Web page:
The University of London is a federal university and is one of the oldest, largest and most diverse universities in the UK. Established by Royal Charter in 1836, the university is recognised globally as a world leader in higher education. Its members are 18 self-governing institutions of outstanding reputation, and nine research institutes. Learn more about the University of London at http://www.london.ac.uk.

Birkbeck, University of London was founded in 1823 and is a world-class research and teaching institution, a vibrant centre of academic excellence and London’s only specialist provider of evening higher education. The unique model of evening-only teaching allows students to progress their life goals during the day, through work, volunteering or internships.  www.bbk.ac.uk

The British Library is the national library of the United Kingdom and one of the world’s greatest research libraries. It provides world class information services to the academic, business, research and scientific communities and offers unparalleled access to the world’s largest and most comprehensive research collection. The Library’s collection has developed over 250 years and exceeds 150 million separate items representing every age of written civilisation and includes books, journals, manuscripts, maps, stamps, music, patents, photographs, newspapers and sound recordings in all written and spoken languages. Up to 10 million people visit the British Library website- www.bl.uk – every year where they can view up to 4 million digitised collection items and over 40 million pages.

MOLA (Museum of London Archaeology) provides independent archaeology and built heritage advice and professional services, with offices in London, Northampton, Basingstoke and Birmingham. MOLA’s 300 expert staff help its clients to fulfil planning conditions and they work in partnership to develop far-reaching research and community engagement programmes. Find out more at mola.org.uk, on Twitter, Facebook and Linkedin.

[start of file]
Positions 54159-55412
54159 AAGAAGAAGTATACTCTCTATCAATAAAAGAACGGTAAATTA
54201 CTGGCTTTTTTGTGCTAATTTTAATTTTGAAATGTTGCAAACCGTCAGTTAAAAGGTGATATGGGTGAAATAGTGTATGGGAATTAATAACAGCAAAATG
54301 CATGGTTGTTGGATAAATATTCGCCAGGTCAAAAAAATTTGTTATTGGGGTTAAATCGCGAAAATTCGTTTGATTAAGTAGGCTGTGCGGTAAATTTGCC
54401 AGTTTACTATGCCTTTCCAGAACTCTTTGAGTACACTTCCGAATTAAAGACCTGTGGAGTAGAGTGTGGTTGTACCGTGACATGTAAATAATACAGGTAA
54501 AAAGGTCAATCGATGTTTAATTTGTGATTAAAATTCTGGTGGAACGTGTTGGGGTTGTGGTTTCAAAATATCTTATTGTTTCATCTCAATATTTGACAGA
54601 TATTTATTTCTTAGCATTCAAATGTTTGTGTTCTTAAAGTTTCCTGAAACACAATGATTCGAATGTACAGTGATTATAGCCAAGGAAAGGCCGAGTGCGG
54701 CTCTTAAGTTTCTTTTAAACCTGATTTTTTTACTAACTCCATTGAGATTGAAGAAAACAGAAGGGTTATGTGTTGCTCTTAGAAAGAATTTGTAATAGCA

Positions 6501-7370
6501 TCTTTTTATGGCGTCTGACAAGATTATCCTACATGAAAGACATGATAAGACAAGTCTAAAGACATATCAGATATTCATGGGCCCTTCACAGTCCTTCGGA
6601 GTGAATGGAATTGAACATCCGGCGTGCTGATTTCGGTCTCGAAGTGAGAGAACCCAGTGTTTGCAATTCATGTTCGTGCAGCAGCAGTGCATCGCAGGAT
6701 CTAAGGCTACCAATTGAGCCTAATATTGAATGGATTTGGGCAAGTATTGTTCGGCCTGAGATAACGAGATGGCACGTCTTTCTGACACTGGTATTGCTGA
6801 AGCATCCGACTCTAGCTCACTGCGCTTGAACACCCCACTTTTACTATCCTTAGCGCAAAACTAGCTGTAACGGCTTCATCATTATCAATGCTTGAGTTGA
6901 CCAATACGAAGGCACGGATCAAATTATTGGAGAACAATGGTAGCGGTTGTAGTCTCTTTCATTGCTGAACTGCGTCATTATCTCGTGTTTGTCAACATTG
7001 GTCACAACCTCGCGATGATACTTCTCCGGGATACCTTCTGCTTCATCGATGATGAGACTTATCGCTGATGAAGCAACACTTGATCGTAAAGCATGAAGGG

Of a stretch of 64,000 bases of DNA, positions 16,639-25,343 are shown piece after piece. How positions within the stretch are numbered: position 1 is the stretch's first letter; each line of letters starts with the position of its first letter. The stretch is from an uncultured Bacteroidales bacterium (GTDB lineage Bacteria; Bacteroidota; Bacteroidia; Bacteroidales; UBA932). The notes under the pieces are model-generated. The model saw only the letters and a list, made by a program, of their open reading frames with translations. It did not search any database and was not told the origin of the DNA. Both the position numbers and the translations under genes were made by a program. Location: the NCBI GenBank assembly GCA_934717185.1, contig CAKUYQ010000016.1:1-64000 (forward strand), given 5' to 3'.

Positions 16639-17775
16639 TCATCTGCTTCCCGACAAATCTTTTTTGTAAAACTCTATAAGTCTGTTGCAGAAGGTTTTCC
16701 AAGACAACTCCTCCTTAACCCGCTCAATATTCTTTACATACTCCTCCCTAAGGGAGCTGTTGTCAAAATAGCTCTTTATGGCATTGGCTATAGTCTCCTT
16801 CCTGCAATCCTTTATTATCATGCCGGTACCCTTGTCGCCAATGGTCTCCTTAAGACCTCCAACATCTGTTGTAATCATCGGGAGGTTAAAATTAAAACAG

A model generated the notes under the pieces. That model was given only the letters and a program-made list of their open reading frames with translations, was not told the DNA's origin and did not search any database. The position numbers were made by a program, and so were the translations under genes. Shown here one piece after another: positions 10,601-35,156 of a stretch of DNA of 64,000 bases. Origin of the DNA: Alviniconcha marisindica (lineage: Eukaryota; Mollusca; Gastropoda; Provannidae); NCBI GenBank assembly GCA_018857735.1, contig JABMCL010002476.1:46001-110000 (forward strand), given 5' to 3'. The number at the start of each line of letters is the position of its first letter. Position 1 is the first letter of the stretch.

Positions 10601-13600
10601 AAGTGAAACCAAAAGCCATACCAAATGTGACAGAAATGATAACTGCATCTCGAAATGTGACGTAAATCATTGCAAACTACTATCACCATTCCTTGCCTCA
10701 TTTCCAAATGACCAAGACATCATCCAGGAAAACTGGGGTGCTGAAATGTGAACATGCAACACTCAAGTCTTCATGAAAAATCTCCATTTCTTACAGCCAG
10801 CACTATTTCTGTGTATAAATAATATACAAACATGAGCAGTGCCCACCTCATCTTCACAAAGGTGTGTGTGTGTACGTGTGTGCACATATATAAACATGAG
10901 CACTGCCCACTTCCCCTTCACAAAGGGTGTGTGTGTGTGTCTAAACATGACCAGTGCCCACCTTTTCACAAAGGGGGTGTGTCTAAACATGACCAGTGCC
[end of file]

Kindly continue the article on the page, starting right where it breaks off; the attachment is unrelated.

London Metropolitan Archives (LMA) is a public research centre that specialises in the history of London. It cares for and provide access to the historical archives of businesses, schools, hospitals, charities and all manner of other organisations from the London area. With millions of books, maps, photographs, films and documents dating back to 1067 in its strong rooms, it is proud to provide access to one of the finest city archives in the world – it could be called the memory of London.

Historic England is the public body that helps people care for, enjoy and celebrate England’s spectacular historic environment, ensuring the preservation of some 400,000 listed places, including buildings, battlefields, monuments, parks, gardens, shipwrecks and more.  The Historic England Archive enables the discovery of archaeology, historic buildings and social history. It holds 12 million photographs, drawings, reports and publications from the 1850s to the present day.

The National Archives is one of the world’s most valuable resources for research and an independent research organisation in its own right. As the official archive and publisher for the UK government, and England and Wales they are the guardians of some of the UK’s most iconic national documents, dating back more than 1,000 years. Their role is to collect and secure the future of the government record, both digital and physical, to preserve it for generations to come, and to make it as accessible and available as possible. brings together the skills and specialisms needed to conserve some of the oldest historic documents as well as leading digital archive practices to manage and preserve government information past, present and future.

http://www.nationalarchives.gov.uk/  http://www.legislation.gov.uk/